A survey of the landsnails inhabiting the 20.5-hectare portion of Chesapeake and Ohio Canal National Historic Park formerly owned by the Washington Biologists' Field Club was conducted. Twelve stations, representing all major habitat types present, were intensively studied, and general collecting was done throughout the area. Twenty-five species of snails and slugs representing 12 families were documented. Survey of the literature and pertinent museum collections documented very little change in the composition of the gastropod community over the past 100 years, despite vegetation community succession of the property from largely open field to mature forest. Of nine species known historically from the study area, only one was not found during this survey. Although the mollusk community was diverse, the number of small species was less than expected. This may be the result of the near absence of a leaf litter/humus layer. The absence of those forest floor layers from the study area may be due to the presence of a large population of the introduced Asiatic earthworm, Amynthras agrestis. Regular inundation of flood plain areas along the Potomac River appears to depress or eliminate discrete colonies of land snails.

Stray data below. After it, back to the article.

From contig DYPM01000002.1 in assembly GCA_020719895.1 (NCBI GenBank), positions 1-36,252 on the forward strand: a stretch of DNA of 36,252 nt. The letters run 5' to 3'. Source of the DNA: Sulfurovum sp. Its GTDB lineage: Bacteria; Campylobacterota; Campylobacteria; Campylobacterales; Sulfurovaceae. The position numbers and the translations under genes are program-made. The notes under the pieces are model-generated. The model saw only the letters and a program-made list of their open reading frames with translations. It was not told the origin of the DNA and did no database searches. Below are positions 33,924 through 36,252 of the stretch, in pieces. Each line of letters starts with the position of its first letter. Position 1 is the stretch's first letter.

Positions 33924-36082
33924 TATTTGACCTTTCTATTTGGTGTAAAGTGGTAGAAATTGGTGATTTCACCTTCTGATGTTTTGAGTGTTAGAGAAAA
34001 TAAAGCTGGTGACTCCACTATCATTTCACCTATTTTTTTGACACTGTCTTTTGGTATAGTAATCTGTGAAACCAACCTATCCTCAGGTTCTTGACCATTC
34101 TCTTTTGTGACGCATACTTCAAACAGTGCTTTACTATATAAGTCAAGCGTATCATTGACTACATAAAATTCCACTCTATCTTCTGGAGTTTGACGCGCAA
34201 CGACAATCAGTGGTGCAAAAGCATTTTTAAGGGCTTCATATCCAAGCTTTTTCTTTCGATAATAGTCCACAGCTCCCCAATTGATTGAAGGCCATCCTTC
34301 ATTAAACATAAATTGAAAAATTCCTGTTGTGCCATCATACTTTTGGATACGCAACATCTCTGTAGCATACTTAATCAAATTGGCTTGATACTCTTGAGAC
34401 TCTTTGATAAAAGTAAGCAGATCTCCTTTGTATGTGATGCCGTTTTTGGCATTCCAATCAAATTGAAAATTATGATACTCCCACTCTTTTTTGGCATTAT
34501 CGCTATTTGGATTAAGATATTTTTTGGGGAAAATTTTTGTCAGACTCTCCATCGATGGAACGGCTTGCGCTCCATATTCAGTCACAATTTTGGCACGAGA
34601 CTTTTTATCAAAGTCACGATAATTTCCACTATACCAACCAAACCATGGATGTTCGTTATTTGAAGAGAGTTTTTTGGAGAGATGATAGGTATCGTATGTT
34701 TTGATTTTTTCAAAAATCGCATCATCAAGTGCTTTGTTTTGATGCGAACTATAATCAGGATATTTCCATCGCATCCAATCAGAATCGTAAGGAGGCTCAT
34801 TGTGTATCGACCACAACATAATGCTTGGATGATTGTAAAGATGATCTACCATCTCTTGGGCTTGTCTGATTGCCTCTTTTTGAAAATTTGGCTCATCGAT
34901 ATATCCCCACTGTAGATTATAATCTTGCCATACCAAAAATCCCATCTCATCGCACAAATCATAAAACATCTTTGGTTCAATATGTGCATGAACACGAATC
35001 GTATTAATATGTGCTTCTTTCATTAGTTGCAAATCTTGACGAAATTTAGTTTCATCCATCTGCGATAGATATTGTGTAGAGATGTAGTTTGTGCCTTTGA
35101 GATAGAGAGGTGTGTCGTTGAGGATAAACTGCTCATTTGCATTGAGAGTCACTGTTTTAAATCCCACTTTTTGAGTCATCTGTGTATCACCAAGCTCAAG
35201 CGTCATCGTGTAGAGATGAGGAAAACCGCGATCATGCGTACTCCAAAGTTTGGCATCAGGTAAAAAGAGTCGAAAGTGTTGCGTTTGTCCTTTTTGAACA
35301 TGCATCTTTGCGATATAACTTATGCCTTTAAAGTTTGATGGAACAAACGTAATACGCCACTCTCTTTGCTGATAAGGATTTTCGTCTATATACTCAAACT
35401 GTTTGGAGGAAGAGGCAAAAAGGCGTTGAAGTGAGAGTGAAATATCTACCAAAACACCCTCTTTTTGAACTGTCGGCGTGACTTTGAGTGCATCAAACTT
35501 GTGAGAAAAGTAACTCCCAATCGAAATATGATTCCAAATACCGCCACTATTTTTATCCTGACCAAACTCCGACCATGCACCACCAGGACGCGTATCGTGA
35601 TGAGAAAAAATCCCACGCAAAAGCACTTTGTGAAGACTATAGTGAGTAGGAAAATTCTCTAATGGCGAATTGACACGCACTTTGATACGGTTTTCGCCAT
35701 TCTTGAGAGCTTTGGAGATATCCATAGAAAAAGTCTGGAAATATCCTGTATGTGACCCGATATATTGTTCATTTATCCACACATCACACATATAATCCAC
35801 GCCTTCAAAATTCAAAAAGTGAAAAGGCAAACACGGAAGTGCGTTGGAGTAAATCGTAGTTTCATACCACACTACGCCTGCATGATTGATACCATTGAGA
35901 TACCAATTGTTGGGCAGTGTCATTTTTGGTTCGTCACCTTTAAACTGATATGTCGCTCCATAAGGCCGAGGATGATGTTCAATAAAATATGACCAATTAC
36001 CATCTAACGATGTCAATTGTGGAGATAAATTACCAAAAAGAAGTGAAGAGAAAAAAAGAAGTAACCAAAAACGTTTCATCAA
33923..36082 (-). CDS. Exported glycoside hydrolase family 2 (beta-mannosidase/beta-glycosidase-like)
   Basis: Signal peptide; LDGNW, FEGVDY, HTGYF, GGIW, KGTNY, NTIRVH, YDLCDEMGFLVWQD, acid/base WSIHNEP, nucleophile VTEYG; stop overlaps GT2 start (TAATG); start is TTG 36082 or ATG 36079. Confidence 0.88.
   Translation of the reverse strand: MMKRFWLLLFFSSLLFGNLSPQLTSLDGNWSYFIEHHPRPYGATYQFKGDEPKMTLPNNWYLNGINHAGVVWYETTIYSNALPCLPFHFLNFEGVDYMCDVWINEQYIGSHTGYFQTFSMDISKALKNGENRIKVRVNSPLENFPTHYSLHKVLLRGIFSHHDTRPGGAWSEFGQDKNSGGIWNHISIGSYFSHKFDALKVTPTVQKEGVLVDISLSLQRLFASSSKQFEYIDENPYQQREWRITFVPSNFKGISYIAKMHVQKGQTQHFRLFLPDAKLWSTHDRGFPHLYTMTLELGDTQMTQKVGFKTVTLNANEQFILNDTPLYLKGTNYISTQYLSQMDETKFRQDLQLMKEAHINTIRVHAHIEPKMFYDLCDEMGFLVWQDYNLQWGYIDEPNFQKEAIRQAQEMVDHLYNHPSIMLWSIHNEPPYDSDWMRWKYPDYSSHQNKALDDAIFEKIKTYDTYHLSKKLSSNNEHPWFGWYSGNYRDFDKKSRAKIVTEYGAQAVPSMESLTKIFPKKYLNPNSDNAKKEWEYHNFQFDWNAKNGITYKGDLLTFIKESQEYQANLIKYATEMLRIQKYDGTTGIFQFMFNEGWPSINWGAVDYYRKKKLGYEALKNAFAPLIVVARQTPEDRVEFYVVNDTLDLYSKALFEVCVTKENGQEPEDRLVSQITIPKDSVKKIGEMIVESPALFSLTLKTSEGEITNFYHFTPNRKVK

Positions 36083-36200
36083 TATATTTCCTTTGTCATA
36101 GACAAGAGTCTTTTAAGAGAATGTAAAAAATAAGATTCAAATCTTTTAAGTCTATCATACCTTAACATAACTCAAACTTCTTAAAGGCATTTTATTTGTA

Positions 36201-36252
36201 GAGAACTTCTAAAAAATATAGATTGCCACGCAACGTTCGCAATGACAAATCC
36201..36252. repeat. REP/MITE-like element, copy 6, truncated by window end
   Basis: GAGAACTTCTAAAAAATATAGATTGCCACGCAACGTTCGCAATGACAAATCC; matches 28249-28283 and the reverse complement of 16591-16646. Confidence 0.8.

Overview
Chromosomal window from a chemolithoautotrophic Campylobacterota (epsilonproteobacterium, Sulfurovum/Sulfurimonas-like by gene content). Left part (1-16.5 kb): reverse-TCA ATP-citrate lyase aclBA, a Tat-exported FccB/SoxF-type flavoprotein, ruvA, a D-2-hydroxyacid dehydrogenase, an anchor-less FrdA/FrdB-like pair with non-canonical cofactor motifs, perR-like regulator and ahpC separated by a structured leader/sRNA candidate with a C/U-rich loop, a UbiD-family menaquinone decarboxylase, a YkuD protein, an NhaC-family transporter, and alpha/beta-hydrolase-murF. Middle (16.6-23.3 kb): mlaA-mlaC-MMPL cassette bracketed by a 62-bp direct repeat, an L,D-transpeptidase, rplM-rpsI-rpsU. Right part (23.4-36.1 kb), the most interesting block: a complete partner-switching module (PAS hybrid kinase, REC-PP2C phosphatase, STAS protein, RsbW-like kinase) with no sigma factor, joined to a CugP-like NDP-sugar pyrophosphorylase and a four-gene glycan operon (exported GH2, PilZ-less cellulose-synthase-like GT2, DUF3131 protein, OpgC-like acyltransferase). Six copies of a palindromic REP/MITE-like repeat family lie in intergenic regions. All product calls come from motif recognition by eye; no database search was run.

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Vol. 15 • No. 1